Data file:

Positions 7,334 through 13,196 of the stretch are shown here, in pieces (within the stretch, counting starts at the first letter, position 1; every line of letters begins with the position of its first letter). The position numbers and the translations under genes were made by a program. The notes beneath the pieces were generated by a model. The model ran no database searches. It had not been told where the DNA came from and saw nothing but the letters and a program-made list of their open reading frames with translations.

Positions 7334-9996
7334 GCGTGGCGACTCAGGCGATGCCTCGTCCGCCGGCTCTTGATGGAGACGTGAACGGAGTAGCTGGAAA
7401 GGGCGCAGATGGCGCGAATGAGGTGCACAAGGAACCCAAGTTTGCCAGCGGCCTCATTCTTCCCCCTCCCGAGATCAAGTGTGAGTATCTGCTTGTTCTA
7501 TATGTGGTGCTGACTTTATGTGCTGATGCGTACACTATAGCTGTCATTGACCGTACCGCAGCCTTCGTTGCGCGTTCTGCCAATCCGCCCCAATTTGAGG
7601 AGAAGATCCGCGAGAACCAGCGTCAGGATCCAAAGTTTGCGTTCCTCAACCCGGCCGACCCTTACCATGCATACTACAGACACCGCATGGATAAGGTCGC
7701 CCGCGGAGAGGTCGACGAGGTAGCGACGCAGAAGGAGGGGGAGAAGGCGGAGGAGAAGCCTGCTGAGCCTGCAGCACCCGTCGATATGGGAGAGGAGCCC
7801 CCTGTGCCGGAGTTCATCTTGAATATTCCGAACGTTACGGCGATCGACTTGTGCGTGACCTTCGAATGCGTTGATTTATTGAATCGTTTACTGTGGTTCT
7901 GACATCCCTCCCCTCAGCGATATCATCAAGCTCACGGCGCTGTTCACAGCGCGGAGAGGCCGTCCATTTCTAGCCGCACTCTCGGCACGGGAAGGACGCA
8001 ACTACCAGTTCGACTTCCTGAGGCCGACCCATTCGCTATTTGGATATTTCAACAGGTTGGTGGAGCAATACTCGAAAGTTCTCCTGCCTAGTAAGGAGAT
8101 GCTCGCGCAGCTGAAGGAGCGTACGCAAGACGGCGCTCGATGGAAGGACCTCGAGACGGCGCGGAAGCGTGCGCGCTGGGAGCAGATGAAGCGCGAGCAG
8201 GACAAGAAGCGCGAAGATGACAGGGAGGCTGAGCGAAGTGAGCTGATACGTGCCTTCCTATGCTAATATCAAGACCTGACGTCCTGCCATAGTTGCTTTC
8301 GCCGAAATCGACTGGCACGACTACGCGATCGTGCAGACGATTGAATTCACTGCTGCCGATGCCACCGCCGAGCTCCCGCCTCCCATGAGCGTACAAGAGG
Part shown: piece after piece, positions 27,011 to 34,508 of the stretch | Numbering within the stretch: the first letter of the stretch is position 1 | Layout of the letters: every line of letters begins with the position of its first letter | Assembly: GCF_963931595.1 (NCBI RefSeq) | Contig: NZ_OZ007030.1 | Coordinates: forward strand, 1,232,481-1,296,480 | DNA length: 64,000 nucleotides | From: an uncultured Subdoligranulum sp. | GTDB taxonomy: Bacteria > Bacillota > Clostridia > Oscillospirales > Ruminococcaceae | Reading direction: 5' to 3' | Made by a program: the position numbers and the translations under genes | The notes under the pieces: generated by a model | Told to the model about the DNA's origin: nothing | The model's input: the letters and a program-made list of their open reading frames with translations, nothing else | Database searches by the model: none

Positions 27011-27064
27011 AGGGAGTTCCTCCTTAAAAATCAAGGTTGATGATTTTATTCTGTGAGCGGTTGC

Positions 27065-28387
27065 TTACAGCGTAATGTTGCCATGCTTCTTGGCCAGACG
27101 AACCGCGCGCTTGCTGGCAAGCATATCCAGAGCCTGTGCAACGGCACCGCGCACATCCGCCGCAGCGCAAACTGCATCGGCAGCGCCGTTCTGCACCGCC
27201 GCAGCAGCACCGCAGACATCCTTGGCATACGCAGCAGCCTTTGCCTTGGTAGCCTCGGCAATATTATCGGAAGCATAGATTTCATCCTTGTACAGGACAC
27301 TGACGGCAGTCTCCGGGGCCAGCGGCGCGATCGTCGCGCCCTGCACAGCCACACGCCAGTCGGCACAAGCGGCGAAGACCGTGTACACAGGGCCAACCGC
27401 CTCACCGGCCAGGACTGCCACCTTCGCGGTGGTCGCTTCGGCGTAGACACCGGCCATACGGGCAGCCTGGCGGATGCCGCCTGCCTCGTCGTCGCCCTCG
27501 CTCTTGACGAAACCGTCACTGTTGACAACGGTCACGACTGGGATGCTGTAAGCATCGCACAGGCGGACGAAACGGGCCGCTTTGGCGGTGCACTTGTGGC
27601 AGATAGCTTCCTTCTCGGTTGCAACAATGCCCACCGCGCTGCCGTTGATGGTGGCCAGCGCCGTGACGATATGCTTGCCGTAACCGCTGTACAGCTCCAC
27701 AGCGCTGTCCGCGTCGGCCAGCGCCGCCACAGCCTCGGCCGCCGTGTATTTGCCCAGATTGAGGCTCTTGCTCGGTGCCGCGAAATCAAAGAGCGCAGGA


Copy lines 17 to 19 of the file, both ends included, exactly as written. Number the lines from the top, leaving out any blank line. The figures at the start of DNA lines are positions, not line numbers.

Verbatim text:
Positions 27065-28387
27065 TTACAGCGTAATGTTGCCATGCTTCTTGGCCAGACG
27101 AACCGCGCGCTTGCTGGCAAGCATATCCAGAGCCTGTGCAACGGCACCGCGCACATCCGCCGCAGCGCAAACTGCATCGGCAGCGCCGTTCTGCACCGCC